Tuesday, February 21, 2012

They don't make 'em like they used to

What's the subject of the day?  Why, what else could it be but vintage bondage porn?  Naturally.

By vintage, I'm referring to the photographs taken by intrepid fetish pioneers in the 40s and 50s.  This sort of thing existed before then, of course, but it's the images of that era that have really seemed to stick around.  Moreover, they inspired many photographers, models, and artists to realize their own fetishy dreams and create the content you could find in the old bondage magazines and media of the latter half of the 20th century.  Not to mention the number of naturally born kinky persons whose first introduction to bondage and fetishism came from stumbling across magazines and stills from that era.


While there were plenty of photographers and producers doing this kind of work, the majority of the photos you're likely to find were distributed by Irving Klaw.  Unfortunately, he was targeted by a government witch-hunt that was trying to prove this "pornography" (though there was no sex or even any nudity) was responsible for juvenile deliquency in America.  Fearing prosecution, Klaw did as many of us would under similar circumstances and caved to pressure, burning possibly 80 percent of his original negatives.  But they weren't exactly successful in stamping it out, were they?  And while he may have only been in it for the money, his efforts did a service for inspiring those who would come after.  For instance, the work Betty Page did with Klaw would later contribute to her becoming a pin-up cult icon decades later.  Isn't it funny how one era's "porn" becomes another era's art?

  


 
















Perhaps you don't enjoy these sorts of pictures, or the style, and that's fine.  But I do.  They can entrance me better than most modern bondage art.  Which is not to say I don't love the modern stuff, but the images from the 50s hold a special fascination for me.  But why?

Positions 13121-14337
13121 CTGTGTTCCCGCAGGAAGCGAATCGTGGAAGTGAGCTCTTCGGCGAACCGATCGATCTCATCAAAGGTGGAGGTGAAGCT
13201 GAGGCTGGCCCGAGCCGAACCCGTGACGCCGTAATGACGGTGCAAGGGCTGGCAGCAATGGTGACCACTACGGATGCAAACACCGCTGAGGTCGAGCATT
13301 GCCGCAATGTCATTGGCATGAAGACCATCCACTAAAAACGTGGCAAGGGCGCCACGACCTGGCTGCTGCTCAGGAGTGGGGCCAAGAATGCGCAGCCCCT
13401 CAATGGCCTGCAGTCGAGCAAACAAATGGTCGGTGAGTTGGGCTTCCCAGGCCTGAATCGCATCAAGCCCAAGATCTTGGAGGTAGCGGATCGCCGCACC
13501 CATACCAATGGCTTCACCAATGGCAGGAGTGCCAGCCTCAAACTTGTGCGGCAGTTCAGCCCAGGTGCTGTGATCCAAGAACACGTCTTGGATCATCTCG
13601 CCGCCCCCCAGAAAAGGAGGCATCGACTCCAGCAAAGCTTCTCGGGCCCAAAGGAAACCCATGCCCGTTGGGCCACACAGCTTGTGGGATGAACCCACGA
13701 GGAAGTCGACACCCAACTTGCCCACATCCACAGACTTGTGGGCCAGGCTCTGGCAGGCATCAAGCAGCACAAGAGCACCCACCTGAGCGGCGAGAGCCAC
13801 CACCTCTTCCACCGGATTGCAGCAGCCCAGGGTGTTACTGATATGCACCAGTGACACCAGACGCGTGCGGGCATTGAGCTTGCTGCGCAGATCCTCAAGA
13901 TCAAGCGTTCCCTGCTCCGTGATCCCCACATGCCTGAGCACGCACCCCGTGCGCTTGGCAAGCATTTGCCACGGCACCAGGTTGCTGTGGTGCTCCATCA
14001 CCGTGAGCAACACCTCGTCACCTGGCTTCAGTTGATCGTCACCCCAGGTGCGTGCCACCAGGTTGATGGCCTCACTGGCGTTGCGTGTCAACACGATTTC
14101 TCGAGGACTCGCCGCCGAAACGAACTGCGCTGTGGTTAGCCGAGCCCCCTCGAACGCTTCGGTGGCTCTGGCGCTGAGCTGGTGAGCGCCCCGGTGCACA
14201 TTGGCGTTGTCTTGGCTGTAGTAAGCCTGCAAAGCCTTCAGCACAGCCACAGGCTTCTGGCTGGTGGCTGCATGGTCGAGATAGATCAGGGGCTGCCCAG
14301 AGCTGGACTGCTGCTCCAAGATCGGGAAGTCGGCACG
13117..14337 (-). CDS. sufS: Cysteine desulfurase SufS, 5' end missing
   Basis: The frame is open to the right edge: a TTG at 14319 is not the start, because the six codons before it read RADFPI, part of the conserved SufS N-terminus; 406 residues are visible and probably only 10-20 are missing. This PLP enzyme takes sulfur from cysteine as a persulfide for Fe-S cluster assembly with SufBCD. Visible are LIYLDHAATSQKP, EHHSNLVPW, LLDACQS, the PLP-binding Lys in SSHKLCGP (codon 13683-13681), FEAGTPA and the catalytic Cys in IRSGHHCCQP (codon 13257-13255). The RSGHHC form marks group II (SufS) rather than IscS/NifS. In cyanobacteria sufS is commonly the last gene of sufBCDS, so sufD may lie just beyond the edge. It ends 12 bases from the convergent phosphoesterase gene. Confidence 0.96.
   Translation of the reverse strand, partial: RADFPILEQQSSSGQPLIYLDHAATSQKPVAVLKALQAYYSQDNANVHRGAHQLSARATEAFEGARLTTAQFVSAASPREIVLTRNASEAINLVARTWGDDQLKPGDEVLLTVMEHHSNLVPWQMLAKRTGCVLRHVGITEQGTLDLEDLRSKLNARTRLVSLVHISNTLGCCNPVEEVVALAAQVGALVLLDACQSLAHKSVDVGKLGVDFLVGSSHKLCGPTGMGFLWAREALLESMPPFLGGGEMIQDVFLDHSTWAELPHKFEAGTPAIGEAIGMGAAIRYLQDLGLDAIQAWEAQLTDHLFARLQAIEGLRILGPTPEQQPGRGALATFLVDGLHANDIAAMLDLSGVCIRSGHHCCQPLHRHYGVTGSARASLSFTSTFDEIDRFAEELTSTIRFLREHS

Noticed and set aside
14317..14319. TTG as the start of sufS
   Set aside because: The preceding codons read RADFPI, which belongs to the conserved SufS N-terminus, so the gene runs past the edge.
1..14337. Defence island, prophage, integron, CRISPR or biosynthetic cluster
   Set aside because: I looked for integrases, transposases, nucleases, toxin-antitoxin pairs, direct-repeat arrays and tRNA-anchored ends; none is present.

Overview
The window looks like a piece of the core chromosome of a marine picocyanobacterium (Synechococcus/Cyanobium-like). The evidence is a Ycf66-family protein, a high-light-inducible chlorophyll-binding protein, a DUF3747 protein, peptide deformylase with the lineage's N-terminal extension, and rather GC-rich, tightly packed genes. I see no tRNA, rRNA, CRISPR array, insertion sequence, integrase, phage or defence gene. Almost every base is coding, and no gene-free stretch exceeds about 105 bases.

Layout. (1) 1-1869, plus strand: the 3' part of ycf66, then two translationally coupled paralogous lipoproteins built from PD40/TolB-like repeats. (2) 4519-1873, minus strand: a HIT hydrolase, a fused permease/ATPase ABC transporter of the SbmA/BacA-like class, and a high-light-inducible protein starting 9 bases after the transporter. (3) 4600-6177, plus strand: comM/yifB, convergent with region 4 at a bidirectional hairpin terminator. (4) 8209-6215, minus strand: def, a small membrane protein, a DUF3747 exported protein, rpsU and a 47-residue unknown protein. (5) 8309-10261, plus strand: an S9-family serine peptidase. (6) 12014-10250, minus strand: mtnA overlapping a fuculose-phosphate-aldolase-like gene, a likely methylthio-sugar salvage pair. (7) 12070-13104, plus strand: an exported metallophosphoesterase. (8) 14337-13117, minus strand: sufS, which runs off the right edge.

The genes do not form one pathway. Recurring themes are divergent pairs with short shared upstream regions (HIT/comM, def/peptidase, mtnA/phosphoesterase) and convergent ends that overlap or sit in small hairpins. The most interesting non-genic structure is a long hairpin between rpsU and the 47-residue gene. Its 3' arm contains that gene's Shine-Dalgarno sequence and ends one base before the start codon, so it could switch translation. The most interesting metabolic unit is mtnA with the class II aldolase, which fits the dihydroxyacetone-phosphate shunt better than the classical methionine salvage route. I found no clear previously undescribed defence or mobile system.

Maybe part of it is the black and white images, which seem simultaneously both starkly gritty and far removed.  I'm not sure if its the film used, the cameras, or simply the patina of age which gives the old photos quite a different look than many modern black and white photos.  Sometimes the sets are a factor in their appeal: the old furniture, the lamps, the rough homemade bondage devices.  The air of playfulness is also endearing.  It's more like bondage for bondage sake;  titillating and teasing, yes, you can imagine what you like, but it doesn't intentionally lead one to believe that it must always inevitably lead to the ripping off of clothes and sex.  Perpetual, the captivity exists for a purpose all its own, in a world of its own.

I think a large part of the appeal for me is the fashion.  I enjoy (to a fetishistic degree) many of the clothes from 40s and 50s, especially the undergarments.  The shiny briefs, the girdles, the conical bras, the stockings, gloves and so on.  All the satin and rayon and nylon with hardly a scrap of cotton in sight.  And I really do prefer the look of clothed bondage instead of nudity.  With clothing there is mystery, things left to the imagination, and also, perhaps, an additional air of chastity, a barrier, an inaccessability affecting both you and her.  At the very least, clothed bondage seems less overtly sexual and more damsel-in-distress.

Well, whatever the combination of many factors, these old photos have a special hold on my imagination.  Just for fun, here are a few more, though there are many others floating around out there.






1 comment:

crayle said...

Those were certainly some hard-working models--and patient photographers!